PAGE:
After our previous article got a lot of response (Email Automation. Comparing: Mailshake, Woodpecker, SmartReach and SalesHandy) we now present an update 3 months down the line.
In our prior article, we tested Mailshake, Woodpecker, SmartReach & SalesHandy for 2 weeks and decided that Mailshake and SmartReach worked best. I urge you to read this previous article if you want some more detailed information on how we set up the 4 tools and the pricing we selected. Well, we’ve been continuing to use these 3 tools and have some insight to share about the results for each tool.
First a quick update on Mailshake, and then I will compare the results of Woodpecker VS SmartReach.
I got contacted by the marketing team of
Throughout the article, you’ll find small * signs. Here I’ve made edits after I tried their suggestions.
We found out that Mailshake works best when sending to a list of users that already know you. Users that have been receiving email updates from you before and have somewhat of a response rate to your emails. If I compare using Mailshake with a list of ‘cold’ email contact or using a list of already known and registered users, it’s clear to see that having this response rate (openings, replies and clicked links) works wonders for the deliverability. I can’t prove this theory, but judging from our experiences, you need your contacts to respond to your campaigns.
Woodpecker VS SmartReach
We used a list of ‘cold’ email contacts and split them into 2 equally sized files. We then set up the same exact email flow in both programs and created a new email for each tool, under the same domain name (e.g. firstname.lastname@example.org & email@example.com).
If you didn’t read the first article, you have to know that Woodpecker cut out on us in the beginning, but then it started working fine after a few weeks and we gradually increased the sending to about 500 emails every day. SmartReach never stopped running, but you can’t increase the sending to over 100 emails on the pricing plan we are running (Standard Version) so naturally, everything goes slower.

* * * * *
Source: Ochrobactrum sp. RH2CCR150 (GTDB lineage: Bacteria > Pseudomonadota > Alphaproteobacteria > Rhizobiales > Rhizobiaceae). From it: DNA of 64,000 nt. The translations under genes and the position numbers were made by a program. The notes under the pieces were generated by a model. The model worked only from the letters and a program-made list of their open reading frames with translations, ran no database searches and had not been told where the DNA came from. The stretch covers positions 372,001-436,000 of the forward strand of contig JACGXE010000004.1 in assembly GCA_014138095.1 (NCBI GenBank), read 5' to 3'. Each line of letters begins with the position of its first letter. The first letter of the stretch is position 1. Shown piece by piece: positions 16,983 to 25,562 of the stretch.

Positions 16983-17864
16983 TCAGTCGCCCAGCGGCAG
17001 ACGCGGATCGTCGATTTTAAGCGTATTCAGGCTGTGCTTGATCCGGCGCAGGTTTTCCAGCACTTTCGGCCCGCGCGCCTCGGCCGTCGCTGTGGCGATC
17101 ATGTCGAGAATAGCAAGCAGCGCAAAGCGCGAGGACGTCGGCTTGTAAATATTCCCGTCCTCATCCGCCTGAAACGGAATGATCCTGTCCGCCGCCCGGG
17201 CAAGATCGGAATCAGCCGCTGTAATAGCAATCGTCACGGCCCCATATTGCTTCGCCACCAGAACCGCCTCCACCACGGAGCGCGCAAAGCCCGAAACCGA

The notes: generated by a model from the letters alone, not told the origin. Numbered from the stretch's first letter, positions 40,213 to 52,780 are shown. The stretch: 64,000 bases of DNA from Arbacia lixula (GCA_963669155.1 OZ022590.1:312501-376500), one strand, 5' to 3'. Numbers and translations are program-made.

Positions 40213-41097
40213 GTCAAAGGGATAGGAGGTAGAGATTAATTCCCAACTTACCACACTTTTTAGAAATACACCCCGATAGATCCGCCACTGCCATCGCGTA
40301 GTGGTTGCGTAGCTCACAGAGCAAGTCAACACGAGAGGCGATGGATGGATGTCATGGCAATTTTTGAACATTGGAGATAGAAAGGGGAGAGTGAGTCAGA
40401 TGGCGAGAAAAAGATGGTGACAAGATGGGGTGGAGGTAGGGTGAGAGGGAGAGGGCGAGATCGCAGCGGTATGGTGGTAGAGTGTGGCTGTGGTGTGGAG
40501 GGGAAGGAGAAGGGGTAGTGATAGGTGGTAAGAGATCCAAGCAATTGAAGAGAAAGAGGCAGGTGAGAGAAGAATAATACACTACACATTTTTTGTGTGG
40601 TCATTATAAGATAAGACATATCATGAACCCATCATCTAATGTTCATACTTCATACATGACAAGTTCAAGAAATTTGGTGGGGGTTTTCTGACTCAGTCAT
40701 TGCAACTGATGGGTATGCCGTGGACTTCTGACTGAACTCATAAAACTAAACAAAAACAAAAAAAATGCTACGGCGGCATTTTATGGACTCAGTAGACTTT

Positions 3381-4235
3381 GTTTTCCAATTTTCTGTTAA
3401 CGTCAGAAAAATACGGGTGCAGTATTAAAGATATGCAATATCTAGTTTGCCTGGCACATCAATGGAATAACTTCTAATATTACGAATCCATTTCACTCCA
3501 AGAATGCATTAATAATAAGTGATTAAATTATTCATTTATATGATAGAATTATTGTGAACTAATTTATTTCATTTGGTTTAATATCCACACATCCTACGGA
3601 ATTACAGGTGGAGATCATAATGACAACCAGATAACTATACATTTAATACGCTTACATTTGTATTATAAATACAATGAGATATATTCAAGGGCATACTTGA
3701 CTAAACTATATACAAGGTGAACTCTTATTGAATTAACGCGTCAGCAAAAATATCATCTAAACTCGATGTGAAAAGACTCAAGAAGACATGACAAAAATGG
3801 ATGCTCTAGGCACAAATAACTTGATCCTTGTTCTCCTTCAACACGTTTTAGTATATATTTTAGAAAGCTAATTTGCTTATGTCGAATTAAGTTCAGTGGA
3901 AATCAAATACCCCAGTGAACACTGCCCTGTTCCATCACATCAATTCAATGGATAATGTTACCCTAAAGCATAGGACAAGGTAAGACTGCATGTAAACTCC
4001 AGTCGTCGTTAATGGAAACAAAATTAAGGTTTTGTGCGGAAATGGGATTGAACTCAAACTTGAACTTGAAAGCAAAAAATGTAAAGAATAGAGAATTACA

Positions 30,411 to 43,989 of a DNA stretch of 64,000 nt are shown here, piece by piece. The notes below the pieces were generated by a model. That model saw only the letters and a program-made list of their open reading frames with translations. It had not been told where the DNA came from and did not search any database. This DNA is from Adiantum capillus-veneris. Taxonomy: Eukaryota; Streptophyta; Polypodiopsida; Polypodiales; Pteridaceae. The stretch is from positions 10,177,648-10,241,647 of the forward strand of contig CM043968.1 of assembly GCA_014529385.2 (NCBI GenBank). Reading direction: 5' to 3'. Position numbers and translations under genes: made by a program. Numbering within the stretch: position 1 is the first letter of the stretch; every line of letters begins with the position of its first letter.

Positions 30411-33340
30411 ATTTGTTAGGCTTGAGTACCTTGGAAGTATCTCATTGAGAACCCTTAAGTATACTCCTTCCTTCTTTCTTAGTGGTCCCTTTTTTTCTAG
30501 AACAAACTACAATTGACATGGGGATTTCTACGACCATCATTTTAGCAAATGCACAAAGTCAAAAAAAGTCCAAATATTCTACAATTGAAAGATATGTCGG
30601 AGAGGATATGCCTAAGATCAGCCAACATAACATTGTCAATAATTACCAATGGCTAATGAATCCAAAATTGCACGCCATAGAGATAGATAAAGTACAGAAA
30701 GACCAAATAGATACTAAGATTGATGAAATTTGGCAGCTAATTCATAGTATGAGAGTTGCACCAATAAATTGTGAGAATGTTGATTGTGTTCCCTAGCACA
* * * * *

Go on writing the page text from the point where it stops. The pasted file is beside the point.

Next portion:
The campaigns started operating and we gradually began to receive replies. Both programs kept on running without us needing to interfere, so we didn’t actively pay attention to it for quite a while since we kept on receiving replies in our inbox. But then, replies stopped. We didn’t really notice it in the beginning but after a week or so I went to check both tools to find that the email we used for Woodpecker had been blocked by Google (we’re running a GSuite account for most of these addresses). This thought us 2 things; Woodpecker did screw up in a way since our account got blocked, but we didn’t receive any replies from SmartReach during that week.
It has to be said, that Woodpecker’s support team explained to us perfectly how to setup a new email account to prevent it from being blocked as well as how to recover an account that has been blocked. So if they read this, Mike & Edvards, great job!
Here are the stats of both tools, after 2 months of continuous operating:
Open (higher better)Reply (higher better)Bounce (lower better)SmartReach doesn’t show .1 percentages.
Keep in mind, that we send about 500 emails a day with Woodpecker and 100 with SmartReach. While reply rates are the roughly the same, Woodpecker sends faster, so you naturally get replies faster.
Our experience using Mailshake with ‘cold’ email contact was quite negative, but it worked fine with our known contacts. We don’t have any experience using both Woodpecker and SmartReach with this list of known contact, but I assume it would work fine too.
If you want to automate your cold emailing, use Woodpecker or SmartReach. If you are sending to a small number of contacts, I recommend using SmartReach since we never had any issues regarding emails blocked, but the bounce rate is about 3% higher in our experience.
Use Woodpecker if you are sending to a large number of users, but you can expect a small issue to occur from time to time.
You can contact us if you have more questions regarding email campaigns, we’d love to help you set things up.